Database Indexes Simplified
What is a database index? Understanding database indexes and DB optimization can be hard and confusing. I wanted to see if I can provide a simple explanation of what a DB index is, how it works, and how database indexes can be used. A good analogy for a database index could be an index in a book. If you are looking for a specific section in a book, you can either flip through every page (full table scan in database world) or find the section in the index and get a page number (pointer). Let’s consider a simple example: a table “people” with 2 columns (name and age) and we are using this table to store millions of user names with their appropriate age.
If you run a select query on that table ( SELECT * FROM people WHERE age = 30 ) you are making a full table scan (every row is searched for a match). Indexes are all about optimizing that table scan or speeding up search queries by eliminating the number of rows or records that need to be checked.
In more detail, an index is a data structure that stores column values from a table and pointers to the corresponding rows in the table. A pointer is a reference to a place in memory where the row data is stored on disk. So, in our example above, one of the values in the index for age could be (“age”,0×12345) where 0×12345 is the pointer (address on disk) where row data for “30″ is stored.
B- trees are a common data structure used for indexes as they are sorted. Hash tables is another data structure for indexes but they are not sorted. They are great for looking up key value pairs (queries that check equality) like our example above.
If we created a hash index on the age column above, the age value would be a key into the hash table (basically an associative array) and the actual value mapped to that key would just be a pointer to the row data in the table. So, the query above would be looking up a value 30 in a hash table and getting back a reference to the row instead of scanning the entire table.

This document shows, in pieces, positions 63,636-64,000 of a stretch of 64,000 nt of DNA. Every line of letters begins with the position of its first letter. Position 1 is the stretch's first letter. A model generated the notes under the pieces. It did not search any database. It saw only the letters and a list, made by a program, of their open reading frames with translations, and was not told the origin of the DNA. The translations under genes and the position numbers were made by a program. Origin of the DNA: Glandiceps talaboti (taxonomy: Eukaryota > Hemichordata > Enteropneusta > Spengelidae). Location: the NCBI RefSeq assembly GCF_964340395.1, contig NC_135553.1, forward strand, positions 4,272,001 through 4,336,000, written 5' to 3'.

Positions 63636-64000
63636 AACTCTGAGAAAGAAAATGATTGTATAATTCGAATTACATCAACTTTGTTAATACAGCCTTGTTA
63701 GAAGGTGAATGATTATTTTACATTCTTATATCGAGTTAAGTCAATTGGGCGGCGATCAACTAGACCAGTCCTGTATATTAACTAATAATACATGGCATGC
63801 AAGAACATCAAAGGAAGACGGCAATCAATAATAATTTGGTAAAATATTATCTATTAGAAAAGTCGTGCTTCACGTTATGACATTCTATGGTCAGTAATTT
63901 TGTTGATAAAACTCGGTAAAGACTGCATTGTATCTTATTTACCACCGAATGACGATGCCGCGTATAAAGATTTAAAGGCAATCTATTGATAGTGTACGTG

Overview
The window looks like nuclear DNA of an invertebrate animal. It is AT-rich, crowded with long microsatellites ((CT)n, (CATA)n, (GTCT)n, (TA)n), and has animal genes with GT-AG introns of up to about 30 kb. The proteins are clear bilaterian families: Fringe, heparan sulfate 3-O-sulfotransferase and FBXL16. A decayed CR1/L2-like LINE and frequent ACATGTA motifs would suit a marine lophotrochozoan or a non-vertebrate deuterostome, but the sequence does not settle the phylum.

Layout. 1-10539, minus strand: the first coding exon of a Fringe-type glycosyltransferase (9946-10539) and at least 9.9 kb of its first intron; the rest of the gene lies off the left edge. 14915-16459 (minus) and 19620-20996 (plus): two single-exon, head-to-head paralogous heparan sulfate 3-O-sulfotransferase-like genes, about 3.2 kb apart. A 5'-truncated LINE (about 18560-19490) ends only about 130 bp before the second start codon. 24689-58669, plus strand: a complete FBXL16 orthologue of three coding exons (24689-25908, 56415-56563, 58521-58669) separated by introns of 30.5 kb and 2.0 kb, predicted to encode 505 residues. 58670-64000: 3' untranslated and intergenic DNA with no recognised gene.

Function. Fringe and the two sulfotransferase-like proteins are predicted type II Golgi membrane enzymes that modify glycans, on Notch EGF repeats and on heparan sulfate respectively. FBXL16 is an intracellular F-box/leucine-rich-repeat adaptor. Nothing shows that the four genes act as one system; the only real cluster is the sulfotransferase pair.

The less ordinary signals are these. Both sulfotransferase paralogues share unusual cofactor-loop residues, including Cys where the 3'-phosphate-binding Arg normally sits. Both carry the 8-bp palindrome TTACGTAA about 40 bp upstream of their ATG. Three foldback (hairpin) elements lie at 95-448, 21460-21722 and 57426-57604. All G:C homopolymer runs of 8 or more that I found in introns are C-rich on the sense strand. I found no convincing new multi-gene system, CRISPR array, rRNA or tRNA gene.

Since hash tables are not sorted, they would not be good for queries like finding out all people that are less than 30 years old. B- trees would be good for that and they would also be good for our example above as the age values are now sorted and all numbers “30″ are next to each other so you don’t have to scan the entire table.
It’s important to note that the index for age does not store the values of other columns (name) in the table. If it did, you would just be creating another copy of the table which makes no sense. It stores pointers to the table row so that other column values can be retrieved (like the name or other fields you might have).
When you run the query above, the database checks to see if there are indexes on the columns being queried and makes a decision if it makes sense to use the index (with some queries it makes sense to scan the entire table).
Here’s how to create an index: CREATE INDEX index_name ON table_name (column_name)
In our example, it would be: CREATE INDEX age_index ON people (people_age)
Remember that indexes take up some space and they need to be updated when you add, delete, or update rows in your table. Wikipedia describes a database index as a data structure that improves the speed of data retrieval operations on a database table at the cost of slower writes and increased storage space. Hope this is a good introduction to understanding indexes in a database.
Guide to Indexes
How DB indexing works
btree vs hashtable